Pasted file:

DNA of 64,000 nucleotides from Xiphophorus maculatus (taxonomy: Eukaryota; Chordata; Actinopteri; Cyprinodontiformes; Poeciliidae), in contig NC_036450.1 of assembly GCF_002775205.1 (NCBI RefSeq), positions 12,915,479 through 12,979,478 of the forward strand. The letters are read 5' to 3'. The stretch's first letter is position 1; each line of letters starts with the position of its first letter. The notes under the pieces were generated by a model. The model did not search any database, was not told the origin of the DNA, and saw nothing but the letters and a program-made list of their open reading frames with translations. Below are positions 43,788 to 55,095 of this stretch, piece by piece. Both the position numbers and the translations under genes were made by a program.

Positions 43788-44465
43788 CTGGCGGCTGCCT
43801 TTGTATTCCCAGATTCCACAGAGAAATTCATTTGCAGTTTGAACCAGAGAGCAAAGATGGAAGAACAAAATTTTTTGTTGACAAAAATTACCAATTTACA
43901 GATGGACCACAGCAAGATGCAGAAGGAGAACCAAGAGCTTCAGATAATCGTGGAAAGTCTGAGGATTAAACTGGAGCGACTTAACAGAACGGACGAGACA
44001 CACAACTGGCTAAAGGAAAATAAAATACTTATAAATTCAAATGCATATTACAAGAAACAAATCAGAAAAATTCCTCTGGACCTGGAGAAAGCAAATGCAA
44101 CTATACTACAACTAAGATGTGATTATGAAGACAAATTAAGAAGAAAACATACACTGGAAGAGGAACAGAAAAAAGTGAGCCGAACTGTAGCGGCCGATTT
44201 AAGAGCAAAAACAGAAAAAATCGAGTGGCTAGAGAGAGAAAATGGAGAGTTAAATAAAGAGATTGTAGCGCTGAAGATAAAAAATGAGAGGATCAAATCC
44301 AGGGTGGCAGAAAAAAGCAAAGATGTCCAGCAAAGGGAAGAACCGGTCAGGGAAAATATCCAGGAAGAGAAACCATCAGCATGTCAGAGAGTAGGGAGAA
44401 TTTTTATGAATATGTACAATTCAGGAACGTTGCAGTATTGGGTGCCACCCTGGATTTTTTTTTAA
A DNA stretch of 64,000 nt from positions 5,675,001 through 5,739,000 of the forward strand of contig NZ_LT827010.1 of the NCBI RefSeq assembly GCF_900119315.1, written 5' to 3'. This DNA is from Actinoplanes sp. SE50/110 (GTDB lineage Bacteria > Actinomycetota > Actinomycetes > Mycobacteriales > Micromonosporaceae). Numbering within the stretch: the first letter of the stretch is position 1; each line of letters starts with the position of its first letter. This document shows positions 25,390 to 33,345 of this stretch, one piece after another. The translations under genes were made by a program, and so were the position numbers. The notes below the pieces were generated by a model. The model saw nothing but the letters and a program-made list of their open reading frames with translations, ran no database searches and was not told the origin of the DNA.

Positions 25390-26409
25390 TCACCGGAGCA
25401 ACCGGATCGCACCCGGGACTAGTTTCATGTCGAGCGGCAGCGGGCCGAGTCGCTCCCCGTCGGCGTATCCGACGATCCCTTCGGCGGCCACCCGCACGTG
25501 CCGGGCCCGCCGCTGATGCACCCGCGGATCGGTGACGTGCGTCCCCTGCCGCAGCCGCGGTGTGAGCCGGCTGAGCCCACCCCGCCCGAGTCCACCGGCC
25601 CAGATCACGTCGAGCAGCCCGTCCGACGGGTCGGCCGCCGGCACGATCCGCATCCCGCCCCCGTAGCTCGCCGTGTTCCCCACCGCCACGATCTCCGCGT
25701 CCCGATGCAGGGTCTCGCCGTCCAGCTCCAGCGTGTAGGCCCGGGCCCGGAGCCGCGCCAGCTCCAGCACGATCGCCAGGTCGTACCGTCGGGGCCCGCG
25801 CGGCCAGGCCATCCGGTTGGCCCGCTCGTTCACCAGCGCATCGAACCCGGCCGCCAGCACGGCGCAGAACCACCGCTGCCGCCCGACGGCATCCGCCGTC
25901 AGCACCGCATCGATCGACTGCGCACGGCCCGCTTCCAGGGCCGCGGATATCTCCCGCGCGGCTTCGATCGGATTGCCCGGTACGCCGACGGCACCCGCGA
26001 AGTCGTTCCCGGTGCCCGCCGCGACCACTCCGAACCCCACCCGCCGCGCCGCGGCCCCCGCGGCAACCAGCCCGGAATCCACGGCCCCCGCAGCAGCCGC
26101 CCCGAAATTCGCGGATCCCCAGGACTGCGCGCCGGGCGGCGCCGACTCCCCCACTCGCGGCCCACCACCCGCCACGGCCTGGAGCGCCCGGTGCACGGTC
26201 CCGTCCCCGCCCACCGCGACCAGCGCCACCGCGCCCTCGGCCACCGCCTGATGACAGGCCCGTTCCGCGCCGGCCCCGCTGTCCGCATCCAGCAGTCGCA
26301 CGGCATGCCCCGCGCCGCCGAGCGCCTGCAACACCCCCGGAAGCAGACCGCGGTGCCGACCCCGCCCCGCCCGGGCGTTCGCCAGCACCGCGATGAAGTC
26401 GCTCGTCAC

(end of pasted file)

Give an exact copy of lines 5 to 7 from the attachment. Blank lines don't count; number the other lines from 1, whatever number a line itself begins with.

43901 GATGGACCACAGCAAGATGCAGAAGGAGAACCAAGAGCTTCAGATAATCGTGGAAAGTCTGAGGATTAAACTGGAGCGACTTAACAGAACGGACGAGACA
44001 CACAACTGGCTAAAGGAAAATAAAATACTTATAAATTCAAATGCATATTACAAGAAACAAATCAGAAAAATTCCTCTGGACCTGGAGAAAGCAAATGCAA
44101 CTATACTACAACTAAGATGTGATTATGAAGACAAATTAAGAAGAAAACATACACTGGAAGAGGAACAGAAAAAAGTGAGCCGAACTGTAGCGGCCGATTT